Next to Sydney, Chicago is one of my most favourite cities to live. I lived there for a short stint in 2003 and it taught me so much. when I was there I had zero money, but still managed to have a wonderful time.
I lived in the gold coast area about half a block from the lake in the summer and with so much at my doorstep I must say I hardly left that area. so unfortunately my version of chicago is fairly limited to downtown but on the upside because I was so poor, most of my tips are free or cheap :) like the Ashkenaz Deli for the best tuna salad I have ever tasted! the pizza place on north and division which makes the biggest pizzas I have ever seen (mmm thin crust pepperoni pizza) and the Oak Street Beach for great people watching, and the Zebra Lounge - a piano bar where everyone sang at the top of their voices to frank sinatra, tom jones and neil diamond songs (so much fun!)
mostly I liked to ride my bike around the neighbourhoods and look at the gorgeous architecture, walk along the lake and ponder how it was actually a lake and not an ocean... and walk through the streets on sunny days when everyone was out on a patio really soaking up the sun. coming from Sydney you don't really appreciate the sunshine until you live through a chicago (or toronto in my case) winter... they really use every bit of sunshine they get!
the john hancock building is worth a visit for the amazing view, and the sears tower so you can be dorky and relive that scene from ferris bueller's day off. i loved seeing this painting at the art institute (which you have to see close up to see why), definitely take a boat tour on the river, and take a walk to the end of grant park for a great view of the city. millennium park was being built while I lived there, but when I went back to visit a couple of years back, I could have spent days taking photos of the cloud gate sculpture (or the bean - as seen in this photo) and this one here too - in fact I went back there at night time to take some shots and nearly got arrested by a big burly black woman who wasn't going to fall for any 'australian accent' saying, I travelled all round the world to see this thing...
lots of the museums have free days in chicago so make sure you check their websites to see when they're free.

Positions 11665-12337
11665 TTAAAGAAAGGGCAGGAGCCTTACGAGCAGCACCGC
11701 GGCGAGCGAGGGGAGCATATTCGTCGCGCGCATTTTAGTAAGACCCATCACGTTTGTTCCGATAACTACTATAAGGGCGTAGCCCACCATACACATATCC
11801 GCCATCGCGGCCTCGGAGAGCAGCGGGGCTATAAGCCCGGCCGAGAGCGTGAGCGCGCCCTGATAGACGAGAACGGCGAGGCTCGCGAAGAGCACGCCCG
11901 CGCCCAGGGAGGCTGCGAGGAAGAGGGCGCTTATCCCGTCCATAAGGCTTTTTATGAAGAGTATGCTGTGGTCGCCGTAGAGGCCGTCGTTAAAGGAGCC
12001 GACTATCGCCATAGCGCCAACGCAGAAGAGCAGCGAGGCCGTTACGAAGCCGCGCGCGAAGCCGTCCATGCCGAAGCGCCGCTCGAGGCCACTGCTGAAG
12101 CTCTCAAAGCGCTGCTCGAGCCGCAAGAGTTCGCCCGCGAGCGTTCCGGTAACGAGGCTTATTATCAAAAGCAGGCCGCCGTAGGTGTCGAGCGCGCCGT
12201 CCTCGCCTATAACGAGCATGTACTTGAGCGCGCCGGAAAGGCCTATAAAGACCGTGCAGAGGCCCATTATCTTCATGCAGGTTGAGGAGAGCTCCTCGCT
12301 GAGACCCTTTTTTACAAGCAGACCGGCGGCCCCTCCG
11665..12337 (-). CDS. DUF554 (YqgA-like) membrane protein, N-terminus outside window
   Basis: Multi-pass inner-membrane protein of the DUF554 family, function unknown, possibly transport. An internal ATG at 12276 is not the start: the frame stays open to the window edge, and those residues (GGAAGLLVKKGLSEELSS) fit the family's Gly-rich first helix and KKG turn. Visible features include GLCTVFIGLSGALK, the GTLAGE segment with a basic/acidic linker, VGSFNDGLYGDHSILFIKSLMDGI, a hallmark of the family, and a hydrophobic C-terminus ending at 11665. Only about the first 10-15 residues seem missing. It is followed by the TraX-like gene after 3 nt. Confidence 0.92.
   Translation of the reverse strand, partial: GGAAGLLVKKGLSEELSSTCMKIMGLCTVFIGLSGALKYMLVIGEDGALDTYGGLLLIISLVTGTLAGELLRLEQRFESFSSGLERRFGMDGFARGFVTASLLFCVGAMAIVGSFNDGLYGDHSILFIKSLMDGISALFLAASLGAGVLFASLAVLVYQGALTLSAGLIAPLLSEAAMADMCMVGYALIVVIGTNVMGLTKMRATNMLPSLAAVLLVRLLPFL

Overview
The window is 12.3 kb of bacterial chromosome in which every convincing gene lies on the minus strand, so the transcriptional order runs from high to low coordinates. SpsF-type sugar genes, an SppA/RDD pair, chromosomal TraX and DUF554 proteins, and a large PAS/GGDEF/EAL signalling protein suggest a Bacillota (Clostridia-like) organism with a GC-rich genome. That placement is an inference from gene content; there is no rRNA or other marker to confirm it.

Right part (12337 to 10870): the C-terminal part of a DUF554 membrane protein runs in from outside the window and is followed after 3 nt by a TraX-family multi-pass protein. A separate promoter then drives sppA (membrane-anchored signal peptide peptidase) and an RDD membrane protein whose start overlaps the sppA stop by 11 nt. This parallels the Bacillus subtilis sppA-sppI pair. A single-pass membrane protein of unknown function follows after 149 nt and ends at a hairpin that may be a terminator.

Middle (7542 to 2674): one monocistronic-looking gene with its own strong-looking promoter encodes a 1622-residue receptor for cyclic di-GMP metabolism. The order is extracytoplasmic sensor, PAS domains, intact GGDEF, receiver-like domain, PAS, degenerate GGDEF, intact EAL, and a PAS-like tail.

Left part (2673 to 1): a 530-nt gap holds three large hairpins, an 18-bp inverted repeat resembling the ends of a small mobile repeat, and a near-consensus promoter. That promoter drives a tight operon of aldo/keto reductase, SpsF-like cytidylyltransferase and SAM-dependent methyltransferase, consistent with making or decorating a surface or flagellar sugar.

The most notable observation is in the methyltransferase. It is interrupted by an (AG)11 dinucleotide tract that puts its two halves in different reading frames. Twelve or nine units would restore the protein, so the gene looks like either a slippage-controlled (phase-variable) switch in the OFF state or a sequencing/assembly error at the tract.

and since my knowledge is limited to only a small part of this amazing city I am so glad that melina played along and shared some great info for the rest of chicago:
Seeing all things Frank Lloyd Wright is a tourist must, but it's actually very cool for locals, too. The Architectural Tour in a boat down the Chicago river is super touristy, but actually, I love it SO much, I think it's the best *tourist trap* in Chicago; we ARE known for our architecture of course! Museums of note are the Art Institute and the Field Museum and the Contemporary Art Museum. Do NOT go to Navy Pier, it is a bore and filled with fast food restaurants and one can admire it from afar, better. Magnificent Mile, aka Michigan Ave., is alright - lots of shopping (but no specialty shops, just stuff you can find everywhere: Gap, JCrew, Burberry, etc) and crowds, but you don't want to be there late at night, there aren't many good bars or restaurants downtown. For said bars and restaurants, I'd go toTimeOutChicago.com - everyone's tastes are different, but the city has almost TOO much to choose from, which is why that website is a godsend. Deep dish pizza is famous here, but personally I dislike it, so I can't recommend anything. However, if meat is going to be consumed, you'll be in paradise - it is honest to god the best thing about this city, in my opinion. Notable neighborhoods to hang out in/shop in/eat it/drink in include Wicker Park (super gentrified nowadays, but still reigning champ), Logan Square (a bit less developed as it's up and coming, but brilliant restaurants and bars), Lincoln Park (older and more bougie, but very historical/pretty and has a good selection of restaurants), Pilsen (mexican neighborhood, but also up and coming in an artsy sort of way, go for both the amazing mexican dishes and the little shops and bars and galleries). Stay away from Wrigleyville unless you are a diehard sports fan. Lakeview, Roscoe Village, Edgewater, Bucktown, Andersonville, Ukranian Village and West Town are also pretty good to visit for an overall great assortment of restaurants, bars, shops, etc. Bars are open til both 2am and 4am; on Saturday, that turns into 3am and 5am. However, be aware that 4/5am bars are madhouses come 2am and charge very expensive drinks and are very crowded. The local *paper* with current events and restaurants reviews and concert listings, etc, is called the Chicago Reader, they're free and a new one appears all over the place on Thursdays. And lastly, if I can recommend my favorite bar, it would be the Whistler in Logan Square on Milwaukee avenue - it's a *speakeasy* sort of bar that plays great music (usually rock or soul) and has the most delicious drinks; and for a true meat lover's feast (of which I am, but there's also veggie options), I recommend Kuma's Corner on Belmont for hamburgers. It's a metal bar - they play metal music and have named all their hamburgers after metal bands such as Black Sabbath and High on Fire and they've been featured on TV shows for years; but I'm not kidding, they're the best hamburgers I've ever had. Be prepared to wait a LONG time - last time I went it was over a 2 hour wait, though you can always eat at the bar counter - but trust me, trust me, it's SO worth it. Oddly enough, they make the best mussels I've ever had, too!
thank you melina!
our next stop on this virtual vacation is Orlando, and since I am limited to a trade show in the middle of summer and running round disney land with my work colleagues to try and get a whole day into 3 hours... I need some help on fun stuff to do in Orlando! I thought maybe she should go to miami, is that reasonable? anyone?